Kombucha - fermented tea is not for me!

May 30 2014 0 Comments Tags: fermented, kombucha, real food

Kombucha is a fermented tea beverage, its literally made using sweetened tea and a starter culture (called a SCOBY – Symbiotic Colony Of Bacteria and Yeast). Its a bit like kefir, except it forms a larger squishy solid mass that floats on top of the tea. And also like kefir, the origins and exact composition of kombucha are shrouded in mystery (more info here).

My herbal tea collection because I forgot to take a photo  of the kombucha

As kombucha is made from tea and as I don’t tolerate caffeine (it makes me shaky and keeps me awake, even one cup of tea has this effect, that’s why I only drink herbal tisanes), I haven’t been too interested in trying to make it, but I keep hearing about it and I was curious about the taste and I wasn’t sure if it would contain caffeine or not. I bought a commercial kombucha drink from my local vegan store so I could try it out. I would recommend that you do this, just to make sure you like it, before you go to the trouble of trying to source the starter SCOBY, either buy a commercial drink or find someone who makes kombucha and try their version. It tasted quite nice, just a little sweet, a little sour and a little bubbly, nothing too strong. I just tried a plain kombucha, but you can also add flavours after it has fermented.


The caffeine question was answered later that night as I lay awake around midnight contemplating the darkness. Yep, definitely a bit of caffeine remains! Apparently it is around 30% of the original caffeine content. If you don’t tolerate caffeine, then you can make your own kombucha with decaffeinated tea, or you can use a herbal tisane or roibus for most of your batches and do the occasional batch with black tea (apparently the SCOBY needs black tea occasionally, but I’m not clear why exactly). It just seems wrong and unnatural to use a decaffeinated tea, so I would rather go without and enjoy other fermented drinks instead.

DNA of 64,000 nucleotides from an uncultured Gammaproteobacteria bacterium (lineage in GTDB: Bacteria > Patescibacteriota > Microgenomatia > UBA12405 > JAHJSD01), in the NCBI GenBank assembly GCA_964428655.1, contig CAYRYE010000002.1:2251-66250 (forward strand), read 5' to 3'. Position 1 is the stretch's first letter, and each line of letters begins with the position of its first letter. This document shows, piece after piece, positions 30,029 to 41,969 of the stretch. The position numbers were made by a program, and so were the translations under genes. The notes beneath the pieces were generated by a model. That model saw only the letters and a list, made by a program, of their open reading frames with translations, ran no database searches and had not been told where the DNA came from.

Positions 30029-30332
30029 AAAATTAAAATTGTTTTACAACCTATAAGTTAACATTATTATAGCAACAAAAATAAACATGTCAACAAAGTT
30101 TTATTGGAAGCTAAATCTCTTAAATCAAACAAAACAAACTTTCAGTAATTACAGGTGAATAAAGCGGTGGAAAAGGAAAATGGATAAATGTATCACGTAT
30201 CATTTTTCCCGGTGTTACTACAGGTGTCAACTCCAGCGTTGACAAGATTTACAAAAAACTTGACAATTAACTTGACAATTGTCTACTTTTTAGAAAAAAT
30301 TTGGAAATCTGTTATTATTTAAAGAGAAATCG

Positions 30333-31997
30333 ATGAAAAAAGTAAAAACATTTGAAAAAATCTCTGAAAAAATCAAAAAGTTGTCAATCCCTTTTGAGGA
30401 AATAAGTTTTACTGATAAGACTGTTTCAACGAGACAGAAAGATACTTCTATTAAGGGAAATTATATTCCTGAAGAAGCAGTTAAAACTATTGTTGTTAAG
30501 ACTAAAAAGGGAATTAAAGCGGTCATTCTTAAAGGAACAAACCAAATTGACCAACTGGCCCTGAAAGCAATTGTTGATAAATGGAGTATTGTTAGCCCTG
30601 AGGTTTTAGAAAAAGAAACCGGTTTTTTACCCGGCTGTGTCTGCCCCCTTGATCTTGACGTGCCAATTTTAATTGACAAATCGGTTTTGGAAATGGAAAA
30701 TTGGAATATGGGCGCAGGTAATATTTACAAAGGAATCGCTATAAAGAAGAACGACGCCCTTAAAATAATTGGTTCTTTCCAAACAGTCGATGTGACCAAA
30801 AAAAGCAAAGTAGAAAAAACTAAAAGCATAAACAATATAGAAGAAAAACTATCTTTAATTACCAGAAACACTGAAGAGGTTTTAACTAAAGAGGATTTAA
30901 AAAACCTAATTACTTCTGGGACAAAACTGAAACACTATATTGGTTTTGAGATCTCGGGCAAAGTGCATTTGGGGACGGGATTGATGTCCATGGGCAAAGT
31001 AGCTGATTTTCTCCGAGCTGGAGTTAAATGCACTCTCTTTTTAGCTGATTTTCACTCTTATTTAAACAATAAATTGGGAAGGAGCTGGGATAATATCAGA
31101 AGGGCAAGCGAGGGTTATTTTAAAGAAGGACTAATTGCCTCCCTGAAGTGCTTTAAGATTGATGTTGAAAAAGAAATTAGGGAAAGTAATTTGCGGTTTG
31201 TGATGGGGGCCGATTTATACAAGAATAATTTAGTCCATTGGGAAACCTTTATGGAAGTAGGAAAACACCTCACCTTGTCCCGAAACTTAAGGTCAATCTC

Personally, I found it interesting to taste kombucha and do some research, but I think I have enough starters to look after at the moment (the kefir and Herman the cake starter), and I make non-caffeinated fermented drinks using whey, so I’m not going to launch into kombucha at the moment. Seeing as I did some reading, I thought I’d share it with you though, and if you are ok with caffeine and want to add some probiotics to your daily diet, maybe you could try kombucha. Just like other fermented foods (like yoghurt, kefir, sauerkraut for example) kombucha is said to balance the microbes in the gut and assist the immune system with fighting disease. As Pheonixhelix says “These living foods change from batch to batch, and since they can’t be patented or highly controlled, there’s no real incentive for the science community to spend resources in research”. That’s the problem for all fermented foods and the reason why the argument “there’s no proof that its good for you” really isn’t fair, the proof is all the people who use kombucha (and other fermented foods) daily and see either improved health or at least no adverse effects.

And here's my kefir (and some pickles)
It is at least quite a simple process of brewing tea, adding sugar, allowing it to cool and then adding the SCOBY, which is quicker than my fermented drinks, so that would be an advantage. If you want to try making it yourself, you will need to get a SCOBY, as the SCOBY grows with each ferment, people who make kombucha will have excess kombucha, so you just need to ask around and find someone, or try searching google (you will find that people sell all sorts of starters, commercially and privately, including kefir and kombucha).

What do you think? Have you tried kombucha? Do you make it? Would you like to? I would love to know if anyone has tried brewing kombucha with anything other than black tea.

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